The first time I came to Essoyes, I came here as a vendengeur, along with two other American friends I had met in Paris. During that vendange, which was 40 years ago, the son of one of the two brothers we were working for was just a little boy. I don’t know if I really remember seeing him peeking out from behind his mother’s back as she prepared our meals in the kitchen, or whether I just like to imagine that I did. In any case, that little boy grew up to marry the daughter of another vigneron in the area, and I like to take the participants in my writing workshops to déguster le champagne at their establishment in nearby Fontette. This week they posted some lovely photographs of this year’s vendange, which you can see here. They’re wonderful photos, and they do a great job of showing the aspect of the harvest that is convivial, joyful, and conducted in a landscape of surpassing natural beauty. What doesn’t show through in these photos is what hard work it is: and that’s okay! But ever since I worked in the vines myself I have known that the people who do this work are working very hard indeed. And that there are many moments that require patience and fortitude, especially when the weather is challenging, whether it’s cold and rainy, or blazingly hot. I think of them with empathy every time the weather (always very changeable in Champagne, even within a single day) shifts toward one of those two extremes during the vendange.

And so for another year, this part of the process draws to a close, though the work goes on all year. In this part of Champagne there is a tradition called le chien de vendange which is a celebration of the end of the harvest. (There are two vague theories as to the meaning behind the term faire le chien: one has to do with the position of the star Sirius (known as “the dog star”) at the end of summer. The other, as best I have been able to gather, is more or less akin to our phrase “working like a dog,” certainly an apt analogy for the effort involved in the grape harvest.) I have been pleased and honored to be invited to join my friends Béthsabée and Léa at their “chien” for the past few years, where they graciously serve champagne–and of course, as always in France, also good food–to their colleagues, employees, clients, and friends. This year Léa’s 12-year-old sons were busy helping to welcome guests, making the rounds to faire la bise, and serving champagne and aperitifs.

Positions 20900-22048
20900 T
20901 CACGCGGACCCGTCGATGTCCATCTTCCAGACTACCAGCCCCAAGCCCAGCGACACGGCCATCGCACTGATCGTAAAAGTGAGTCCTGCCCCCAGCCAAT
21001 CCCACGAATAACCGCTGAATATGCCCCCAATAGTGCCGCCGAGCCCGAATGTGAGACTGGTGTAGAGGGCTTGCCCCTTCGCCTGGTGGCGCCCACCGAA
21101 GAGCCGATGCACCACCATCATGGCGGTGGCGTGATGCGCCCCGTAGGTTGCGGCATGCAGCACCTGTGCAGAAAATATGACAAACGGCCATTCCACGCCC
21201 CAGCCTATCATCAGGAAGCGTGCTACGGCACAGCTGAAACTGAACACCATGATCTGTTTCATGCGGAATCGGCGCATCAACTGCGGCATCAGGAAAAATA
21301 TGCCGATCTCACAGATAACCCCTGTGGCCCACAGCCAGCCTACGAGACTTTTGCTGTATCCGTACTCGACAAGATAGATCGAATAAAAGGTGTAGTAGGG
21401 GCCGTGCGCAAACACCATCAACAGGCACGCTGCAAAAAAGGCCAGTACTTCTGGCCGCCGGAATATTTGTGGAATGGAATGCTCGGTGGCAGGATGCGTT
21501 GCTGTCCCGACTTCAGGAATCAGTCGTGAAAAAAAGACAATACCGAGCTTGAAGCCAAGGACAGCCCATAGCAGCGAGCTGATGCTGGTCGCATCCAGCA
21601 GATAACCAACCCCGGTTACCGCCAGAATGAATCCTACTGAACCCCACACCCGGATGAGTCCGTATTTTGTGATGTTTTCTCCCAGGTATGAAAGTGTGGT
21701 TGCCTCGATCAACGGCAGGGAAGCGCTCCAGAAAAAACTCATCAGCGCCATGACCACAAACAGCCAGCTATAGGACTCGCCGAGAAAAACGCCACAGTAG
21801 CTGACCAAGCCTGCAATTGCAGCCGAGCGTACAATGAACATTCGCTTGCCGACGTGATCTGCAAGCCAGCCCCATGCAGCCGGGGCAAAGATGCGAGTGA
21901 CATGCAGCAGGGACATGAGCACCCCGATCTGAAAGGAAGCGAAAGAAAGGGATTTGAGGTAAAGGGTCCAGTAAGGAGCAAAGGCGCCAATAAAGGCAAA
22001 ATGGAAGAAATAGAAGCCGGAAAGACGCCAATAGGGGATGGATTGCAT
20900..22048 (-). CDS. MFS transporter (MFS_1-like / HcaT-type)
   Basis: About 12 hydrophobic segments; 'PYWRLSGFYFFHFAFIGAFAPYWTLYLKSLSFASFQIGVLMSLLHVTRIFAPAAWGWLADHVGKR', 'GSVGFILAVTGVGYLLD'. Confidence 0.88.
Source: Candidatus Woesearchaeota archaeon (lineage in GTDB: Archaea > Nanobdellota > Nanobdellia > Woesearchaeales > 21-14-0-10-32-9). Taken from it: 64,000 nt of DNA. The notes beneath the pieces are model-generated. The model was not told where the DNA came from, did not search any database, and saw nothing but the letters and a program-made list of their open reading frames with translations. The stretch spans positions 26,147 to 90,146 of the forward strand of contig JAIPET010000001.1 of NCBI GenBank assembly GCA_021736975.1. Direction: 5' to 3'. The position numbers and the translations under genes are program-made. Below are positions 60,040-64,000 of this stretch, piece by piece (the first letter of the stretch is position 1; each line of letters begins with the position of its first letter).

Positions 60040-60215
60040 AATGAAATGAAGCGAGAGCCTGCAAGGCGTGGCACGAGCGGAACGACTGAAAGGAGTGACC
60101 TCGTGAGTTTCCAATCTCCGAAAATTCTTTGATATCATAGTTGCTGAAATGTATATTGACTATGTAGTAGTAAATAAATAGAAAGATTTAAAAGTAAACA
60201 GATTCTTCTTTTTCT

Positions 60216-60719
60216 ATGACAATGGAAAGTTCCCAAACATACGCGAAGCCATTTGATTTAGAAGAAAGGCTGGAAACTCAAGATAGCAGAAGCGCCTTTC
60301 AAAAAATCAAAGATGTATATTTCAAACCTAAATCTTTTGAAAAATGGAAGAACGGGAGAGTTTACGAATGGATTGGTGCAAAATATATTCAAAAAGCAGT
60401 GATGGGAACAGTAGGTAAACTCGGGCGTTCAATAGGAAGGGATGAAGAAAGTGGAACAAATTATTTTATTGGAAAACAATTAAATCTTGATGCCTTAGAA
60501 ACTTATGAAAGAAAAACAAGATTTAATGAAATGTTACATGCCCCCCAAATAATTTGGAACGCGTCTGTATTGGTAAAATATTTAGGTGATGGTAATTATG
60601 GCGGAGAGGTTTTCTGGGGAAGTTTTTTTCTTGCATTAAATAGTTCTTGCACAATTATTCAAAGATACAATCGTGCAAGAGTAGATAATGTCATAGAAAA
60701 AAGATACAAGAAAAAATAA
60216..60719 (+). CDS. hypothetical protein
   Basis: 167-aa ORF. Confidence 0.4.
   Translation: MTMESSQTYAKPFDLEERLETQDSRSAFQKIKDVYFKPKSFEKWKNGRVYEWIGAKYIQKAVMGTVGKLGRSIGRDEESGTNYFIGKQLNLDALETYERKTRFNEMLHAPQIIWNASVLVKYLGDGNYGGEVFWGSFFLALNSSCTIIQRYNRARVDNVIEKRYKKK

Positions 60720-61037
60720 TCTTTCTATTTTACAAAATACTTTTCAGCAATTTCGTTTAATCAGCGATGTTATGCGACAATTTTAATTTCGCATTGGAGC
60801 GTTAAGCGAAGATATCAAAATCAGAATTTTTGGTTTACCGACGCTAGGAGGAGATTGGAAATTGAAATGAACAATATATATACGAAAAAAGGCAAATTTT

One more interesting “detail” to share with you in closing this post. Everyone I’ve talked to so far has been very happy with this year’s harvest because it has not only made up for the several not very good years preceding it, but because the harvest was top quality, and plentiful enough to allow the vignerons to replace most of the low quality harvest of 2017, and to store away reserves that will be helpful if next year is not as good.

And get this: in l’Aube, when there is a very good year, the “wealth” is shared. Which means that the vignerons who suffered damage this year in a very destructive hailstorm in late May were given grapes by their neighbors who had escaped damage. Did you hear that? I said they were given grapes by their neighbors.

Ponder that concept for a while, and know that the world is full of better ways to do things…

Janet Hulstrand is a writer, editor, writing coach, and teacher of writing and of literature who divides her time between the U.S. and France. She leads writing workshops in Essoyes, a village in the Champagne region, and teaches “Paris: A Literary Adventure” for the City University of New York each summer. She is currently working on two books: A Long Way from Iowa, a literary memoir; and Demystifying the French, a cultural guide to living and traveling in France. 

Entry filed under: About Essoyes, About France. Tags: , , .

Back Home in Essoyes… Here comes autumn…

2 Comments Add your own

  • 1. Kevin sisson  |  September 16, 2018 at 5:33 am

    Another beauty, mon amie.


Leave a Reply

Fill in your details below or click an icon to log in: Logo

You are commenting using your account. Log Out /  Change )

Facebook photo

You are commenting using your Facebook account. Log Out /  Change )

Connecting to %s

Trackback this post  |  Subscribe to the comments via RSS Feed


Recent Posts

Want to follow this blog? Just enter your email address to receive notifications of new posts by email.

Join 1,873 other subscribers

%d bloggers like this: